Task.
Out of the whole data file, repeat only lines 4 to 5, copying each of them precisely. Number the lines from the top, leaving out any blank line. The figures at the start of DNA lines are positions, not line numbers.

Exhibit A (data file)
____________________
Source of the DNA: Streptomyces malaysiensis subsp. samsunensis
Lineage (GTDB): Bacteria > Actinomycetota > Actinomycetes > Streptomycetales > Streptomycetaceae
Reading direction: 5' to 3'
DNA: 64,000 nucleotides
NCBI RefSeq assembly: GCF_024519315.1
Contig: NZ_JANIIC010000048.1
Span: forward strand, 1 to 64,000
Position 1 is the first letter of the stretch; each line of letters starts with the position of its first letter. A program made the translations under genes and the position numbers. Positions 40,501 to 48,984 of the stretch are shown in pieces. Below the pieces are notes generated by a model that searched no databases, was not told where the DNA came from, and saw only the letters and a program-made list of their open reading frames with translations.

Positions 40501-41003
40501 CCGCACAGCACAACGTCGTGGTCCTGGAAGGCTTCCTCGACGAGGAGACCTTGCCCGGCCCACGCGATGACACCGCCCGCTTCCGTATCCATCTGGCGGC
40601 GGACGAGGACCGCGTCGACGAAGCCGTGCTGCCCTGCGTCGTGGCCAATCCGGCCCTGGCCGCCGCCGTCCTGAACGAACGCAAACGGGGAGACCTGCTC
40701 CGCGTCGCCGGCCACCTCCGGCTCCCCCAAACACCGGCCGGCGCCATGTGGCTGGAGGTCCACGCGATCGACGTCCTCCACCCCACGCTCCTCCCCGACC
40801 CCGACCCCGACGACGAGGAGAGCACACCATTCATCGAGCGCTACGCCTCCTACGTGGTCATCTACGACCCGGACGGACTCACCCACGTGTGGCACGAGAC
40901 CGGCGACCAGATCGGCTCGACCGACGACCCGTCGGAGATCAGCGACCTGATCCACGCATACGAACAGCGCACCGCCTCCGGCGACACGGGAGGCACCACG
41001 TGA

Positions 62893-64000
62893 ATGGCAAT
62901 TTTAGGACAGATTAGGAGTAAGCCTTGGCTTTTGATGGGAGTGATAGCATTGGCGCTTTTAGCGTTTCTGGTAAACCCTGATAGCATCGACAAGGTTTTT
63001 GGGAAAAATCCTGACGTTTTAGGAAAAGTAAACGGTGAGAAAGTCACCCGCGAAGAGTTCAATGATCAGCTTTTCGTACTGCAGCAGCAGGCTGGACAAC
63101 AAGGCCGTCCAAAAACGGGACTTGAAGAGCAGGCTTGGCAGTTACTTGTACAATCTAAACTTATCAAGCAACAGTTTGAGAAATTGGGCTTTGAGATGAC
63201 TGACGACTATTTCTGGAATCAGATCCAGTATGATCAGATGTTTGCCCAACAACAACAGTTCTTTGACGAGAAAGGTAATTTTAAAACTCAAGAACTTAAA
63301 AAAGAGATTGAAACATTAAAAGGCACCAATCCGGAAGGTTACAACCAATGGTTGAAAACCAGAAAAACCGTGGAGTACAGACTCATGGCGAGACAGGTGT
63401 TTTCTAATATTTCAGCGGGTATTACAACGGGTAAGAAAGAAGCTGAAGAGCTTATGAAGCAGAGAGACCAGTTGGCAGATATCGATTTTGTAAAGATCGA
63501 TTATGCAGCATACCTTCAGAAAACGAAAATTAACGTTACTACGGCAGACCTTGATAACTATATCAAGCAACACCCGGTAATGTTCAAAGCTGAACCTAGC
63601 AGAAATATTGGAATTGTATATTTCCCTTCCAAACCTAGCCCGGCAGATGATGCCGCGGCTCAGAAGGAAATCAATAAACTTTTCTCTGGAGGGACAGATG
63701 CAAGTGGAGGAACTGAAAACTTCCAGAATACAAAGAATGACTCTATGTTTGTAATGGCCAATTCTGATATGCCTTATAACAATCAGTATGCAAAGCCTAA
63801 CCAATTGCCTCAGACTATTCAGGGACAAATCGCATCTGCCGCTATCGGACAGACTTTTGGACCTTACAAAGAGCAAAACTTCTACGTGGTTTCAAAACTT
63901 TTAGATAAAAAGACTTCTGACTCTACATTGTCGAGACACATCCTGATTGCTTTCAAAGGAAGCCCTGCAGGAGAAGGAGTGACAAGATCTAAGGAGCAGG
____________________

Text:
DNA: 64,000 nucleotides
NCBI RefSeq assembly: GCF_024519315.1